We selected two countries in Africa, Ghana in eastern Africa and Namibia in southern Africa, to analyze the factors that led Namibia to be the first African country to achieve the 90-90-90 goal in 2018. We selected those two countries for the similarity in their initial response to the HIV/AIDS epidemic: (A) the first AIDS case for both countries was reported in 1986, (B) both depended on sentinel surveillance systems to monitor the epidemic, and (C) both used a multi-sectoral approach to fight the epidemic. However, Ghana and Namibia are different in other ways of interest: (A) The economic status of those countries are different: Ghana is a middle-income country, while Namibia is an upper-middle-income country, (B) Ghana has a low prevalence of HIV/AIDS, ranking 33rd globally, while Namibia has a high HIV/AIDS prevalence, ranking 5th in the world, (C) Ghana has low HIV/AIDS treatment coverage, while Namibia has high ART coverage, and (D) While Namibia has a strong public health system, Ghana is one of the 49 counties classified by the WHO as being in a critical shortage of health workforce [5, 6].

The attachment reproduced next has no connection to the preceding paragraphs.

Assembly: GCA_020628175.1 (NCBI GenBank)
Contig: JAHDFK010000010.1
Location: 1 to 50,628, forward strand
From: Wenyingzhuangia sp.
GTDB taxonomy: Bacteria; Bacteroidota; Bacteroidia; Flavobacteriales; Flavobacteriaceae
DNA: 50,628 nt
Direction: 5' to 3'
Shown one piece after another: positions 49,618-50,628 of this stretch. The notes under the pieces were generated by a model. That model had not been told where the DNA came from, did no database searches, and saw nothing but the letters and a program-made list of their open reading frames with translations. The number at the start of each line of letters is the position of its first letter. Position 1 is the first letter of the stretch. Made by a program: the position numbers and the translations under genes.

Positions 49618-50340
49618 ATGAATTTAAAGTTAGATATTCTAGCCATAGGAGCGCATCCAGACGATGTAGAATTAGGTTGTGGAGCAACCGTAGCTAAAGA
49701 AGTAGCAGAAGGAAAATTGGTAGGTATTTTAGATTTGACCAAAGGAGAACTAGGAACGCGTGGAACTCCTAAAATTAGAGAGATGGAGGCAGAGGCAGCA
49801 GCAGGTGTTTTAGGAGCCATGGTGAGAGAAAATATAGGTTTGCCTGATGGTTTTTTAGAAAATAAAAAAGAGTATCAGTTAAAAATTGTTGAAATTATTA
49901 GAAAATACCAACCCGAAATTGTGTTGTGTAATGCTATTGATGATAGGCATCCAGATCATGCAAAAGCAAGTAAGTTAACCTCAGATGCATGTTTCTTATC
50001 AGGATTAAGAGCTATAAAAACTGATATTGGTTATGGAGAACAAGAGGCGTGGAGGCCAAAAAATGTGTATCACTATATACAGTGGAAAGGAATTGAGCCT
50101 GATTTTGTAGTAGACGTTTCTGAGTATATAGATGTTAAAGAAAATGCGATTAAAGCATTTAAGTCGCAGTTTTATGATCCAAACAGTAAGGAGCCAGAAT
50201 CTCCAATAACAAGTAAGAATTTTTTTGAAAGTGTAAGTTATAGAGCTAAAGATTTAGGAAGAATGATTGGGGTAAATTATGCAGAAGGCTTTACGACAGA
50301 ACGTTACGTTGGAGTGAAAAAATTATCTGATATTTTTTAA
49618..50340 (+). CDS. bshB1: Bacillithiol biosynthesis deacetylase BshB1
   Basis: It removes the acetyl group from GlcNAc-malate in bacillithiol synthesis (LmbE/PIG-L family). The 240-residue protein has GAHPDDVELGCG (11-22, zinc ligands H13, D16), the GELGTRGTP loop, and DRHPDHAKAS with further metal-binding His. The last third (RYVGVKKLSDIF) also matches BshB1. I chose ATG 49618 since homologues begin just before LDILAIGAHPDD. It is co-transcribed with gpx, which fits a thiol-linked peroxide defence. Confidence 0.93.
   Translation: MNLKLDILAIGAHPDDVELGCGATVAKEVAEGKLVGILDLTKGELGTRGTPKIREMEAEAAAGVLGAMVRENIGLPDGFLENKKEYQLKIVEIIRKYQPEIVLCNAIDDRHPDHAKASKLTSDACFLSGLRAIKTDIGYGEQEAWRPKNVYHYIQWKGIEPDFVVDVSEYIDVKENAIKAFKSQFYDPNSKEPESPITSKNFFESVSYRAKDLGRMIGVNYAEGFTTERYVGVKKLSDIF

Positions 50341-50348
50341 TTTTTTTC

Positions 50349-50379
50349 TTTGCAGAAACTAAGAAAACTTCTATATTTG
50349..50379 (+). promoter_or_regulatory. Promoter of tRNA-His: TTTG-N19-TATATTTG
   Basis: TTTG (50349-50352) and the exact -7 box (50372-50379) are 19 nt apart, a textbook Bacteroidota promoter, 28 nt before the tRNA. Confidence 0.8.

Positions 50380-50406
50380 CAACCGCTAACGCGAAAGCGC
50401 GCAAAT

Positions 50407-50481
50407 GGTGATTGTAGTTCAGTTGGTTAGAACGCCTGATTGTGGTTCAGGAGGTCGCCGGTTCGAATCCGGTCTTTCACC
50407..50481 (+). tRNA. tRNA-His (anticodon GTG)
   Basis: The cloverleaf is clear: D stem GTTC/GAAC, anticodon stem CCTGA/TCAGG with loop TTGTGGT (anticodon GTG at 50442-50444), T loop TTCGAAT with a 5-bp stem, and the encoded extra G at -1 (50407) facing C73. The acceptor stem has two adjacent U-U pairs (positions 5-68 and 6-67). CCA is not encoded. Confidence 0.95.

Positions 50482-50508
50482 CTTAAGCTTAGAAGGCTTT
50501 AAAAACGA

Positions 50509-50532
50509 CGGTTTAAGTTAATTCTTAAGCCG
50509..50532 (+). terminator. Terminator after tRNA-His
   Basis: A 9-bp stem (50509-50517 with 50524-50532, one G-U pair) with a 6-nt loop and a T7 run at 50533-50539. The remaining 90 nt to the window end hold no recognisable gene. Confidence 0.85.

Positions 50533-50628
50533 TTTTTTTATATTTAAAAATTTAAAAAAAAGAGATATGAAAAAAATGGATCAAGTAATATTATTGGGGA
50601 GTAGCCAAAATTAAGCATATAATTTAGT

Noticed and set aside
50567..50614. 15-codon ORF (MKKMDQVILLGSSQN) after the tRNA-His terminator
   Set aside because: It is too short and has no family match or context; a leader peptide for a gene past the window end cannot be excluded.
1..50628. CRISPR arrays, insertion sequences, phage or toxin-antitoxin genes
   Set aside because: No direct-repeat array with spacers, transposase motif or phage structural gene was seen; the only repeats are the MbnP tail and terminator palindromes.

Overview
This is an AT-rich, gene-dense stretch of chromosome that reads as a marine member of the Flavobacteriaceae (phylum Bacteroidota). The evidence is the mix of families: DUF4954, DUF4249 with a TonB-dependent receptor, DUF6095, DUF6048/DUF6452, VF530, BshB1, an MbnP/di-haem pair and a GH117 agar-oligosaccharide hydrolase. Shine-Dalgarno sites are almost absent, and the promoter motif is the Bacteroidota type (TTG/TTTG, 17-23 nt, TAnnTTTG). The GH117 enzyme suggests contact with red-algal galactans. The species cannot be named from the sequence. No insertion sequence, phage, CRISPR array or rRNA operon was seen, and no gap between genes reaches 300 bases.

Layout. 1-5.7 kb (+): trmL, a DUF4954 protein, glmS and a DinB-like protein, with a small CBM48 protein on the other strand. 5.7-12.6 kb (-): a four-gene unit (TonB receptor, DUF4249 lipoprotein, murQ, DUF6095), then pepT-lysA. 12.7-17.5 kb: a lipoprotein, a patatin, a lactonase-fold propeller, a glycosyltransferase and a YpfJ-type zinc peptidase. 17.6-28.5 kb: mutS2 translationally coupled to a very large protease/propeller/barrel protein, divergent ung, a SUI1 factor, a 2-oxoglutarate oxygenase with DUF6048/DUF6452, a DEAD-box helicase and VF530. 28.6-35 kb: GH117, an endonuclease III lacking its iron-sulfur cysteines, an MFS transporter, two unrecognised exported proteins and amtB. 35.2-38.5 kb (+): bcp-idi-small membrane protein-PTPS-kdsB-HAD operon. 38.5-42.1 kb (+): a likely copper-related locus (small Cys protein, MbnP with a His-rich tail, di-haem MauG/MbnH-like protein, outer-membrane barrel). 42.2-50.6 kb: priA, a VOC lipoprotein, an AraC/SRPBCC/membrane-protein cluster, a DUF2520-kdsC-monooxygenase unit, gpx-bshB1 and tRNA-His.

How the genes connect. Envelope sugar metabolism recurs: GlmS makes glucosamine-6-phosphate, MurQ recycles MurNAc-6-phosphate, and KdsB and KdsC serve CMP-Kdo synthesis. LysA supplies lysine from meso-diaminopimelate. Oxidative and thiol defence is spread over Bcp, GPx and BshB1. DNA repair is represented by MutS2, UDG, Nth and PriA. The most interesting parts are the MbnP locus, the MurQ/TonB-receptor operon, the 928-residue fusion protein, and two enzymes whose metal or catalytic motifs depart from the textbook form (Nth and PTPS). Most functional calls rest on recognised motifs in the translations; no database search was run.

We conducted a desk review of public documents, reviewed each country's HIV/AIDS reports, national HIV/AIDS strategies and frameworks, published peer-reviewed articles, reports by funding agencies and media reports, and conducted interviews with four graduate students from Ghana and Namibia studying at the Heller School for Social Policy and Management, Brandeis University who had prior experience in HIV/AIDS programs in their countries, to better understand the actions taken by Namibia and Ghana’s governments, donors, and the public. We analyzed the prevalence and incidence of HIV/AIDS among the general population and the population at high risk of HIV/AIDS and AIDS-associated mortality using data from UNAIDS. We reviewed literature covering the healthcare system in both countries to analyze the health system capacity to deal with the HIV/AIDS epidemic. We reviewed HIV funding from US and non-US sources as reported at the Organization for Economic Co-operation and Development (OECD) Credit Reporting System (CRS) database and PEPFAR Funding Data Sources to understand the source of funding and allocation of HIV/AIDS funding across HIV/AIDS activities. In addition, we captured HIV/AIDS spending by sources and programs using UNAIDS data.